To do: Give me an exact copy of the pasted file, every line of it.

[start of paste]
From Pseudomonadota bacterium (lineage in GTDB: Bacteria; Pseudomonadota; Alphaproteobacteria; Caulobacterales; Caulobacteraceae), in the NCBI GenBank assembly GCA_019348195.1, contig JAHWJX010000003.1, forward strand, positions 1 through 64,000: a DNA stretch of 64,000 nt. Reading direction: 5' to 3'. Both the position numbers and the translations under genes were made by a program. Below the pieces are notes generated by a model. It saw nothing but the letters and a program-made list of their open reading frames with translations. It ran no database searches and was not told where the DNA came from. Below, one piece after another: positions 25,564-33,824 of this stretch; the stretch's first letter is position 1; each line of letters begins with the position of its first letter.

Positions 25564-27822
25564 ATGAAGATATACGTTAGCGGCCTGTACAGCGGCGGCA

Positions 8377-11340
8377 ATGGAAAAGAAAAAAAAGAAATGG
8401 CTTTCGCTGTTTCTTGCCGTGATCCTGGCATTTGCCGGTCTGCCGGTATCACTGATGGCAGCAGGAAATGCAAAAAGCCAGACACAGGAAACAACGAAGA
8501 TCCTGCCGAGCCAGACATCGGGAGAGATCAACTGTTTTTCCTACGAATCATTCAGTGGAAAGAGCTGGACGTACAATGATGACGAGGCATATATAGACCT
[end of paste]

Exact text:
From Pseudomonadota bacterium (lineage in GTDB: Bacteria; Pseudomonadota; Alphaproteobacteria; Caulobacterales; Caulobacteraceae), in the NCBI GenBank assembly GCA_019348195.1, contig JAHWJX010000003.1, forward strand, positions 1 through 64,000: a DNA stretch of 64,000 nt. Reading direction: 5' to 3'. Both the position numbers and the translations under genes were made by a program. Below the pieces are notes generated by a model. It saw nothing but the letters and a program-made list of their open reading frames with translations. It ran no database searches and was not told where the DNA came from. Below, one piece after another: positions 25,564-33,824 of this stretch; the stretch's first letter is position 1; each line of letters begins with the position of its first letter.

Positions 25564-27822
25564 ATGAAGATATACGTTAGCGGCCTGTACAGCGGCGGCA

Positions 8377-11340
8377 ATGGAAAAGAAAAAAAAGAAATGG
8401 CTTTCGCTGTTTCTTGCCGTGATCCTGGCATTTGCCGGTCTGCCGGTATCACTGATGGCAGCAGGAAATGCAAAAAGCCAGACACAGGAAACAACGAAGA
8501 TCCTGCCGAGCCAGACATCGGGAGAGATCAACTGTTTTTCCTACGAATCATTCAGTGGAAAGAGCTGGACGTACAATGATGACGAGGCATATATAGACCT